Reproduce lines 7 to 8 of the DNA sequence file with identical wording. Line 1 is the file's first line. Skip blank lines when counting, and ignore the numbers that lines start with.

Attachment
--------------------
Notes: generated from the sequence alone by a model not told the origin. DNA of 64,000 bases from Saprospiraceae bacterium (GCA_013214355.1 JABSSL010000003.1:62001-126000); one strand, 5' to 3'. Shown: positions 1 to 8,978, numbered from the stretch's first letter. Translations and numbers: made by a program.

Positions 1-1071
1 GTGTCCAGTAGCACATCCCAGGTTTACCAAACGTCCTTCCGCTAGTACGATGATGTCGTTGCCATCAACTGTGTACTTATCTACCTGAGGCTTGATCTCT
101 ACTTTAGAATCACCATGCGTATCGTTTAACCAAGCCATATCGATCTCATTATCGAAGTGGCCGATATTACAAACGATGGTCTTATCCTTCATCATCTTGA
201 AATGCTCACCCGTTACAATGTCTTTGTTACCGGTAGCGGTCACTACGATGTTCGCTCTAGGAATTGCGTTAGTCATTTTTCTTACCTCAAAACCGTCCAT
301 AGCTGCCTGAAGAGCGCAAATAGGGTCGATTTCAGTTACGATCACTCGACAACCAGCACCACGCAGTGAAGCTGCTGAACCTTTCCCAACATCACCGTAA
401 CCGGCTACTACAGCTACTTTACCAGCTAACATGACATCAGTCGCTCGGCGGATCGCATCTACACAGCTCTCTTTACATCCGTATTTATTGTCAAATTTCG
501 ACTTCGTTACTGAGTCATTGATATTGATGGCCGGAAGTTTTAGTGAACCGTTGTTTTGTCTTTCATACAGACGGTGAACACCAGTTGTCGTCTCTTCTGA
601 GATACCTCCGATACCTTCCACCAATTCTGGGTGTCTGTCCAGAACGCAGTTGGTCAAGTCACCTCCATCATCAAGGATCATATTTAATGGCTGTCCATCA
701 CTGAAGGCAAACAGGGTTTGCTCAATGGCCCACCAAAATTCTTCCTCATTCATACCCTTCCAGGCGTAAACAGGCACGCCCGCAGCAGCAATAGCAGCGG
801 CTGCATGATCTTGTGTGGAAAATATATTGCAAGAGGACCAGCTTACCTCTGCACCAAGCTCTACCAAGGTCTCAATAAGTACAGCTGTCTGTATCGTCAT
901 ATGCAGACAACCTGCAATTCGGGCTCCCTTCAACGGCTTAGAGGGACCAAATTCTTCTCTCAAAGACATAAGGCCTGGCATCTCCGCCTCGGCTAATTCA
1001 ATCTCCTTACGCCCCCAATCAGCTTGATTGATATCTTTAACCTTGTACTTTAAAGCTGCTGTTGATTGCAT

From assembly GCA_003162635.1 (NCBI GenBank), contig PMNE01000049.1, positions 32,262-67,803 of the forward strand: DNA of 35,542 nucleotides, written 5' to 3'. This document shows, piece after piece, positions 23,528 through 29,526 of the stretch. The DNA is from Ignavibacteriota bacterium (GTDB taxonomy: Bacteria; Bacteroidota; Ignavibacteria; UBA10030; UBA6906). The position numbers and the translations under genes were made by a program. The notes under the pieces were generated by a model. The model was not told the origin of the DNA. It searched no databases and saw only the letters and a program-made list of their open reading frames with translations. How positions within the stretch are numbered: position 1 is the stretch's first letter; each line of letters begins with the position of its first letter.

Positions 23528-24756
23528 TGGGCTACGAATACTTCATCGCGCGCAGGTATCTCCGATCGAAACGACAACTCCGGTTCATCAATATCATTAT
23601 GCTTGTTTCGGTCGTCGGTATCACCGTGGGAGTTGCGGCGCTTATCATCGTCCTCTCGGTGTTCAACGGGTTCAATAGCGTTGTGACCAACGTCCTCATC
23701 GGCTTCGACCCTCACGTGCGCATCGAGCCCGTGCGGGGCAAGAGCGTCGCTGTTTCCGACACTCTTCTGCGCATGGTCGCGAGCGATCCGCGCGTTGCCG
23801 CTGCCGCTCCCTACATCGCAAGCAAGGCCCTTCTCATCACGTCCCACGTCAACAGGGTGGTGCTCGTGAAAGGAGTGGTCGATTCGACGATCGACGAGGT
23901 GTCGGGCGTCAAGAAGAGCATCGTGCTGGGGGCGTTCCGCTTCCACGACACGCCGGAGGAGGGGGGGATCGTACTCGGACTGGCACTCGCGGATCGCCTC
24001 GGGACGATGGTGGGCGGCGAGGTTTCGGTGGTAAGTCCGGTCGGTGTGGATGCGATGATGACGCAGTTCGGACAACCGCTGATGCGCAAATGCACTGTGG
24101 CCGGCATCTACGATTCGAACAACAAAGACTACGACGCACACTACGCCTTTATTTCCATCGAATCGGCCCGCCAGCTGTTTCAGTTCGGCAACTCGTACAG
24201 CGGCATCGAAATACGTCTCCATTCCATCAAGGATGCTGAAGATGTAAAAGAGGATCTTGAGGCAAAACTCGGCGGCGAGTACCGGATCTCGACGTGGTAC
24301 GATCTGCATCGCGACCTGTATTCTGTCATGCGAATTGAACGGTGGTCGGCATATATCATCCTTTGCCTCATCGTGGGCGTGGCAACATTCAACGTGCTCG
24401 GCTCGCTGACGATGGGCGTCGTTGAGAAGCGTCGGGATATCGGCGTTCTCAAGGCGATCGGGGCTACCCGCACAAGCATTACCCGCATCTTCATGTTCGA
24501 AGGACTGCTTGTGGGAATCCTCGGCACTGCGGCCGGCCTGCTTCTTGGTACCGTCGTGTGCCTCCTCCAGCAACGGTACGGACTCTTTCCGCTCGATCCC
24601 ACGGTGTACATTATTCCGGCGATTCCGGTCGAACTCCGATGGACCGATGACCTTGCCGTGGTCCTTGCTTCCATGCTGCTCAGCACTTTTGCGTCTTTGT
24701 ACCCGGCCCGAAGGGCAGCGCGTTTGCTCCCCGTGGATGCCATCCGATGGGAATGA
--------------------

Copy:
401 CCGGCTACTACAGCTACTTTACCAGCTAACATGACATCAGTCGCTCGGCGGATCGCATCTACACAGCTCTCTTTACATCCGTATTTATTGTCAAATTTCG
501 ACTTCGTTACTGAGTCATTGATATTGATGGCCGGAAGTTTTAGTGAACCGTTGTTTTGTCTTTCATACAGACGGTGAACACCAGTTGTCGTCTCTTCTGA